Wednesday, July 24, 2019

The U.S. Should Defend Hong Kong

America’s recently departed envoy warns that Beijing poses a dire threat to the city’s cherished freedoms. 

By Kurt W. Tong

22 July 2019

Kurt W. Tong was formerly U.S. consul general for Hong Kong and Macau.

When I left my post as U.S. Consul General in Hong Kong recently, news organizations reported that the White House had effectively censored my valedictory remarks, as President Donald Trump apparently did not want to disrupt trade negotiations with Chinese leader Xi Jinping. The Washington Post went so far as to say I’d been “neutered.”

Put the short-term politics aside. What matters is figuring out what’s really driving Hong Kong’s current unrest, and what the governments of Hong Kong, China and the U.S. should do about it.

The U.S. has more at stake here than many Americans realize. Opening doors to free and fair trade, with China and other partners, has been a consistent core interest of the U.S. in the western Pacific. Hong Kong has been at the center of that effort ever since the U.S. first opened its consulate in the city 175 years ago.

Today, Hong Kong deserves America’s commercial, financial and strategic respect and support because its economy and society are positive models for all of Asia. The city shows how open markets and transparent governance work together to create prosperity. The city’s value is buttressed by its rule of law -- not just rule by law -- and by its independent judiciary and sense of fair play.

That’s why more U.S. businesses -- close to 1,400 of them -- now operate in Hong Kong than when the British returned their onetime colony to China in 1997. Many important American firms, especially in finance and services, continue to favor the city for their Asian headquarters.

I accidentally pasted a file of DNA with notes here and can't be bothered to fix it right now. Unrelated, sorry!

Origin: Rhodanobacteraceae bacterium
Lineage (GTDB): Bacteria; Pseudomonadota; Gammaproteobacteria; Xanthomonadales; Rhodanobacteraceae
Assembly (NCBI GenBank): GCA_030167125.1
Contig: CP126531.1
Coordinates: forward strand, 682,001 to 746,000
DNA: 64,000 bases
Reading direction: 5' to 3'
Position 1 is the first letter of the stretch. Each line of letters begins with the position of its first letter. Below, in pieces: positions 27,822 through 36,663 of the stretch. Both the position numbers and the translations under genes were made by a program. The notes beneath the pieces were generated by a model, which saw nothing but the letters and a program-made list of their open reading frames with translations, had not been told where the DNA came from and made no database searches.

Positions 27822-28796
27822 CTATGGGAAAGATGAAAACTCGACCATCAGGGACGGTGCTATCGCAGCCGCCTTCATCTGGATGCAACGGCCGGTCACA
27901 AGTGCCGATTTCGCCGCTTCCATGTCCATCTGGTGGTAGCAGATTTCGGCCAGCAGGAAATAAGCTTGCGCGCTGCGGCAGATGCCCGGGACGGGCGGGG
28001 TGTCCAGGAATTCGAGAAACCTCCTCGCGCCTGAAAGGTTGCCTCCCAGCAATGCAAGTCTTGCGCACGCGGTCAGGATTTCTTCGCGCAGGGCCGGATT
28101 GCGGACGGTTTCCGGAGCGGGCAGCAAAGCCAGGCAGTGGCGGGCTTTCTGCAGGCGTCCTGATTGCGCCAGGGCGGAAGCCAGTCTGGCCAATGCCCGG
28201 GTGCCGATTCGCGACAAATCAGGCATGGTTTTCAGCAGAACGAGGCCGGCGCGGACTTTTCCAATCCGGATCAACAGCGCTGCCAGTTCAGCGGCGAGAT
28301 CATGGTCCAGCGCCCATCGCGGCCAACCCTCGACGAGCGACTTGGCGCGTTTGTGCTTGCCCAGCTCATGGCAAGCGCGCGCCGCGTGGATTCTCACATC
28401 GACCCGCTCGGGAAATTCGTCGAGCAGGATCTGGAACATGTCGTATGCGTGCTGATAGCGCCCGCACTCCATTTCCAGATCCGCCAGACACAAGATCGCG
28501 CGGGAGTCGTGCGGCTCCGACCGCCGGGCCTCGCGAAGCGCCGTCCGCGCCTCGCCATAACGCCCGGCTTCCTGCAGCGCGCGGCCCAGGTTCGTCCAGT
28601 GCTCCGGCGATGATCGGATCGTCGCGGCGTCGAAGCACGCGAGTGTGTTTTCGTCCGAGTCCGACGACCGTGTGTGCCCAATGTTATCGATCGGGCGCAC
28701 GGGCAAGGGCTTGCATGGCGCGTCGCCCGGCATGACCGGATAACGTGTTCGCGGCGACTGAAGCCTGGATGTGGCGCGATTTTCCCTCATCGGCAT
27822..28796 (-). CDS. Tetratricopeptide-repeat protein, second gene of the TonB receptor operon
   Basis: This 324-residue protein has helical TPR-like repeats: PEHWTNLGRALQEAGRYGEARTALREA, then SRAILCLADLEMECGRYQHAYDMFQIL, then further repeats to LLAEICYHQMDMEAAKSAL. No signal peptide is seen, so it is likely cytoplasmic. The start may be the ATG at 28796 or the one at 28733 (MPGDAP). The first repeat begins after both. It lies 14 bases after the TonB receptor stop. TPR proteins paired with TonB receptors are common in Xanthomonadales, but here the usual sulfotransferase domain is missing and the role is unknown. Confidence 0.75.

Hong Kong’s high degree of autonomy is the necessary ingredient for this success. China’s growing encroachments on that autonomy, however, pose a very real threat to the city’s special status and future competitiveness.

During my three years as U.S. Consul, I saw Beijing’s interference take many forms: the disqualification of electoral candidates based on their political views; the banning of political organizations; and the prosecution of political activists for encouraging others to peacefully block traffic five years ago.

This year was marked by the Hong Kong government’s dramatic miscalculation to rush through legislation allowing extraditions for trial in mainland China’s unfair courts. A record number of citizens took to the streets in opposition; protests have continued even after Hong Kong Chief Executive Carrie Lam declared the legislation effectively “dead.”

This outcry is proof that leaders in Beijing have thoroughly underestimated the social anxiety and tensions inherent in the “one country, two systems” construct -- exacerbated of course by glaring economic inequalities within Hong Kong society. A more accurate formulation might be “same bed, different dreams.”

That reality requires much more careful handling. Most important, Beijing needs to not fret so much about Hong Kong and its freedoms of expression. It should be confident in the city’s future and its positive role inside China.